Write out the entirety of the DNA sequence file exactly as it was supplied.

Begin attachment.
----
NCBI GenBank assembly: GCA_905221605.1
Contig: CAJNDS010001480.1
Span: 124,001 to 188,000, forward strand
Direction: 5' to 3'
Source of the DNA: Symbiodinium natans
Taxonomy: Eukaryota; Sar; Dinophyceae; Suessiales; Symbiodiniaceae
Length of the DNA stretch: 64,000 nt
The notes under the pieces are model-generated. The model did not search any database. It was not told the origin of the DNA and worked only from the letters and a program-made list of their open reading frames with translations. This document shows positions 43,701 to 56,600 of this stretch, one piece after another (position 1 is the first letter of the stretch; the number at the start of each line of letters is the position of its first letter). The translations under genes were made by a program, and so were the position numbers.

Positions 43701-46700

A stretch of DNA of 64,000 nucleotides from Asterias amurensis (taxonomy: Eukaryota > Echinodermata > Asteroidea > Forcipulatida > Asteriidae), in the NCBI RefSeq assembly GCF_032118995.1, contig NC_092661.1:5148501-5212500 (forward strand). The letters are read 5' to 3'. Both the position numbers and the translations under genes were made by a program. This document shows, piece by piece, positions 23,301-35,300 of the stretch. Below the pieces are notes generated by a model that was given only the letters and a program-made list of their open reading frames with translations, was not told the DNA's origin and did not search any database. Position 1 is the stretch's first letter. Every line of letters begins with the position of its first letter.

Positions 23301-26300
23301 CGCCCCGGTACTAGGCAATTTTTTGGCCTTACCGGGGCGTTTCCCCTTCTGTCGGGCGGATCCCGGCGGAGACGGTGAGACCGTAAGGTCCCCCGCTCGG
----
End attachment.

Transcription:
NCBI GenBank assembly: GCA_905221605.1
Contig: CAJNDS010001480.1
Span: 124,001 to 188,000, forward strand
Direction: 5' to 3'
Source of the DNA: Symbiodinium natans
Taxonomy: Eukaryota; Sar; Dinophyceae; Suessiales; Symbiodiniaceae
Length of the DNA stretch: 64,000 nt
The notes under the pieces are model-generated. The model did not search any database. It was not told the origin of the DNA and worked only from the letters and a program-made list of their open reading frames with translations. This document shows positions 43,701 to 56,600 of this stretch, one piece after another (position 1 is the first letter of the stretch; the number at the start of each line of letters is the position of its first letter). The translations under genes were made by a program, and so were the position numbers.

Positions 43701-46700

A stretch of DNA of 64,000 nucleotides from Asterias amurensis (taxonomy: Eukaryota > Echinodermata > Asteroidea > Forcipulatida > Asteriidae), in the NCBI RefSeq assembly GCF_032118995.1, contig NC_092661.1:5148501-5212500 (forward strand). The letters are read 5' to 3'. Both the position numbers and the translations under genes were made by a program. This document shows, piece by piece, positions 23,301-35,300 of the stretch. Below the pieces are notes generated by a model that was given only the letters and a program-made list of their open reading frames with translations, was not told the DNA's origin and did not search any database. Position 1 is the stretch's first letter. Every line of letters begins with the position of its first letter.

Positions 23301-26300
23301 CGCCCCGGTACTAGGCAATTTTTTGGCCTTACCGGGGCGTTTCCCCTTCTGTCGGGCGGATCCCGGCGGAGACGGTGAGACCGTAAGGTCCCCCGCTCGG